As for the Church verdict, here there has been much distortion. The simple fact is that the Church has not yet ruled on the apparitions. In the wake of the dispute with Franciscans, Bishop Zanic attempted to condemn the apparitions -- but his declaration was rejected in Rome by a higher authority, Cardinal Joseph Ratzinger, who as Prefect of the Sacred Congregation for the Doctrine of the Faith is in charge of ruling on such matters. Cardinal Ratzinger removed the authority from the local bishop to rule on Medjugorje, meaning the local bishop no longer has jurisdiction on the phenomena's supernaturality (although critics of Medjugorje have used the bishop's negative discernment as if it were the Church's view). For now, the matter is in the hands of a national commission composed of a Cardinal, two bishops, and an auxiliary. This has been publicly explicated [see below] by Dr. Joaquin Navarro Vals, head of the Holy See's Press Office, and the Sacred Congregation, which speaks for both Ratzinger and the Pope. Sarajevo Cardinal Vinko Puljic, who is in charge of the national commission, states that while an interim report in 1991 found no proof of supernaturality, a final verdict will not be rendered until the apparitions conclude. There is thus no prohibition of any kind against Medjugorje and never has been, except that parishes cannot form official pilgrimages until there is a ruling (while private pilgrimages are allowed). A full synopsis of the Church's stance has been authoritatively provided by the Marian Library in Dayton, Ohio (which is esteemed for its theological intellectuality, its scrutiny of alleged apparitions, and the fact that it has more than 100,000 volumes devoted to the Blessed Mother -- the largest known collection in the world [click here for synopsis]). World leaders from Mikhail Gorbachev to Ronald Reagan (whose ambassador to the European Community, Alfred Kingon, investigated) have expressed keen interest in Medjugorje, contacting or trying to contact the seers after closely reviewing the messages.
And indeed it is the messages that remain the most powerful force. In their depth, adroitness, and economy of language these messages are matched only by previous messages at places like Lourdes and Fatima. If these were the contrivances of a person -- a human -- that person would be of a spiritual genius that would nearly be as impressive in his supernaturality as the apparitions themselves. We note that since 1981 -- nearly 22 years -- the seers have remained closely united; have never diverted in what they originally described; and have not budged in the least in concealing the secrets nor proclaiming the messages. Are they perfect? They are human.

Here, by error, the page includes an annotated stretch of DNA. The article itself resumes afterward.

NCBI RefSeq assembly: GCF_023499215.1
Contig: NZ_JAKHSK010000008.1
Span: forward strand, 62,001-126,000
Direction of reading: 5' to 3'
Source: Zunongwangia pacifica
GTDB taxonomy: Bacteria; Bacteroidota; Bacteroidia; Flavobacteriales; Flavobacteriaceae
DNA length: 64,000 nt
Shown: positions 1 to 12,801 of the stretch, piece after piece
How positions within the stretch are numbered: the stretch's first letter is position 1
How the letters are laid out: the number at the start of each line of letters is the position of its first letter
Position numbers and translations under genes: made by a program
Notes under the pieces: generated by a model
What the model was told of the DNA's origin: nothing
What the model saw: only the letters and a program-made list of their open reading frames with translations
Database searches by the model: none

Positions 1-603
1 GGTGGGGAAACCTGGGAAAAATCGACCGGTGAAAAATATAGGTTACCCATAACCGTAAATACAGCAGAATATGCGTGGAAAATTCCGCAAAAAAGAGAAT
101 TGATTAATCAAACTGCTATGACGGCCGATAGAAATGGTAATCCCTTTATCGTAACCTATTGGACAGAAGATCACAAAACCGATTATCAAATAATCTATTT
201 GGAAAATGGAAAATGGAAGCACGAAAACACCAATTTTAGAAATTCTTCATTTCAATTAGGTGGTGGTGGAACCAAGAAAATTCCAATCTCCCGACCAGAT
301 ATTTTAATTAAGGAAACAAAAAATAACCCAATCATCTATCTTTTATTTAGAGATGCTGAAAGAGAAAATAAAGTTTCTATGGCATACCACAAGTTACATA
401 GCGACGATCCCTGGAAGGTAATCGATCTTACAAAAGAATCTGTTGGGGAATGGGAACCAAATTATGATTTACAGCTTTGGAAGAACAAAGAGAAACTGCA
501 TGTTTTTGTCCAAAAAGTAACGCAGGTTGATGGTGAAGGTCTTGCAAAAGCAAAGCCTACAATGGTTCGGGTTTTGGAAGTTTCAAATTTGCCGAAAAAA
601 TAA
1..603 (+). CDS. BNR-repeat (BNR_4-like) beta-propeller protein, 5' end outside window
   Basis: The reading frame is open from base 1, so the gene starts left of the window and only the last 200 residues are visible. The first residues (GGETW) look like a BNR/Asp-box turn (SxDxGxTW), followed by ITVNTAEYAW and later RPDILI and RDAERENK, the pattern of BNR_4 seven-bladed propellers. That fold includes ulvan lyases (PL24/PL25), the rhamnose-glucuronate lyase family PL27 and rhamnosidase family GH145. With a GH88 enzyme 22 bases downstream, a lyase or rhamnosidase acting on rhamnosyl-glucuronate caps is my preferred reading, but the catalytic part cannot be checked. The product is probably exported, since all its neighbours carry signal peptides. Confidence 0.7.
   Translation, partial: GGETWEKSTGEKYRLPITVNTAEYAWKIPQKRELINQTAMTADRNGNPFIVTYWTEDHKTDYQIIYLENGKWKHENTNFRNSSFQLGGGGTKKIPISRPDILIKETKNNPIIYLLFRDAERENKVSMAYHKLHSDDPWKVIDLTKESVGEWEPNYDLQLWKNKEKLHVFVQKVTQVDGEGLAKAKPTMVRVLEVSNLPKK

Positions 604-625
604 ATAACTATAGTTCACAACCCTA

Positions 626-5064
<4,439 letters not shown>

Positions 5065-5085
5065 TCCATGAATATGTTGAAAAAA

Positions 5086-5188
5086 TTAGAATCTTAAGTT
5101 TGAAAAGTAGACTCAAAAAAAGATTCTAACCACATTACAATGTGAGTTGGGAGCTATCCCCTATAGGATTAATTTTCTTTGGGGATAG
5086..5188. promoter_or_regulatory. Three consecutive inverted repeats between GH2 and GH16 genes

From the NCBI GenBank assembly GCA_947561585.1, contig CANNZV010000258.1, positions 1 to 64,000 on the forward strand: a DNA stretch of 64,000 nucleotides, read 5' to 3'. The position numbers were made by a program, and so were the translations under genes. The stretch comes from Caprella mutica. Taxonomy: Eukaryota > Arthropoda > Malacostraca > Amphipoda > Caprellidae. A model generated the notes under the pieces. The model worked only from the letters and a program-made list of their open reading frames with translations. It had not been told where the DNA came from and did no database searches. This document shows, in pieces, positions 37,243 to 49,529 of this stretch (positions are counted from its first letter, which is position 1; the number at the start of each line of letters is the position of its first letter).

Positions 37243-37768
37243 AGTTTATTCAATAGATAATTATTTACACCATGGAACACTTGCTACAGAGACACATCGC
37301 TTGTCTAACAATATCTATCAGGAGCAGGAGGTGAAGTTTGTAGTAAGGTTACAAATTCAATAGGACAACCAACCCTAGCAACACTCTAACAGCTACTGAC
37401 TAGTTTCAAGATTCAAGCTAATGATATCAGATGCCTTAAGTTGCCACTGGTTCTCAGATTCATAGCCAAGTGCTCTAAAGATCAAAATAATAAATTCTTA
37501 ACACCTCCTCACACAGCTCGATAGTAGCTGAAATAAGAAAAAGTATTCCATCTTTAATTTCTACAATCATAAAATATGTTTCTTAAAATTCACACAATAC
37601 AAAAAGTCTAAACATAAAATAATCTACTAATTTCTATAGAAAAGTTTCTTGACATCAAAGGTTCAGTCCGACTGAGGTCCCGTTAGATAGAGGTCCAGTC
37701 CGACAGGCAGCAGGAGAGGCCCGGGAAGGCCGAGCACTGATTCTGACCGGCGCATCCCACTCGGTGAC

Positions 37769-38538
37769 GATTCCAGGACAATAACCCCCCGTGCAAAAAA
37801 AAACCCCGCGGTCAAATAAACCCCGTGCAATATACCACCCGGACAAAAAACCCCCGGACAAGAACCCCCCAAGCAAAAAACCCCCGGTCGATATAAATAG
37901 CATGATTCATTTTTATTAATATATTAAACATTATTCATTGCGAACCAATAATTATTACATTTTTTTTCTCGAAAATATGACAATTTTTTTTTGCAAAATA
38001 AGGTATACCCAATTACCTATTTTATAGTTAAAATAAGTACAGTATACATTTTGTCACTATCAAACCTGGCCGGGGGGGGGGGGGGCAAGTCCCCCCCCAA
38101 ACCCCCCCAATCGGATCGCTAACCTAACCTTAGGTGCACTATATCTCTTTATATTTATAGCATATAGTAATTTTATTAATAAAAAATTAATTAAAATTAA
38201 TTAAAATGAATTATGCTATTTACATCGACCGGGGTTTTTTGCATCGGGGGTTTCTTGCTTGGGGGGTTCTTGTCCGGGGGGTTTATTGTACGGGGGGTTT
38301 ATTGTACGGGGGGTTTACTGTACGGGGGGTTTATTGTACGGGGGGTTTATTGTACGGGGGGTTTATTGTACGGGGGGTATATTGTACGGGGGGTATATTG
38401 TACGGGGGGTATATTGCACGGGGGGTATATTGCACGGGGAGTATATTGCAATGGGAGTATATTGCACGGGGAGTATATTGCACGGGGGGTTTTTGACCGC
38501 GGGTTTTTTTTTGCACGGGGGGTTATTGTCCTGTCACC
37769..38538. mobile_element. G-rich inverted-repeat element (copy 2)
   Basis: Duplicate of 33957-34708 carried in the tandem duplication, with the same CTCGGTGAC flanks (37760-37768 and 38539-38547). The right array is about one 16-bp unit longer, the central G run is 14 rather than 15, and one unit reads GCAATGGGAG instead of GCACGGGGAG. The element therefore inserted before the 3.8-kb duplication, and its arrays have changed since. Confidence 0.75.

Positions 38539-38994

Our conclusion after seven trips there: from all current information it appears that Medjugorje will one day takes its place alongside Le Puy, France (a major apparition site in the early Christian centuries); Guadalupe in Mexico (which occurred in the 16th century); Lourdes, France, and Knock, Ireland (in the 1800s); and Fatima, Portugal (in the twentieth century) as a site where the Blessed Mother did not just appear, but appeared in a way that will one day place in the highest apparitional category. However, these are strange times and it could well be rough sledding before it gets there.
You will find the links below useful for doubting friends, family and clergy
[Official summary of Medjugorje from world's largest Marian library and research center]
[What the Pope has said about Medjugorje]
[Recent statements from visiting bishops]
[Statements from Cardinals]
[Most recent official Church statements on Medjugorje]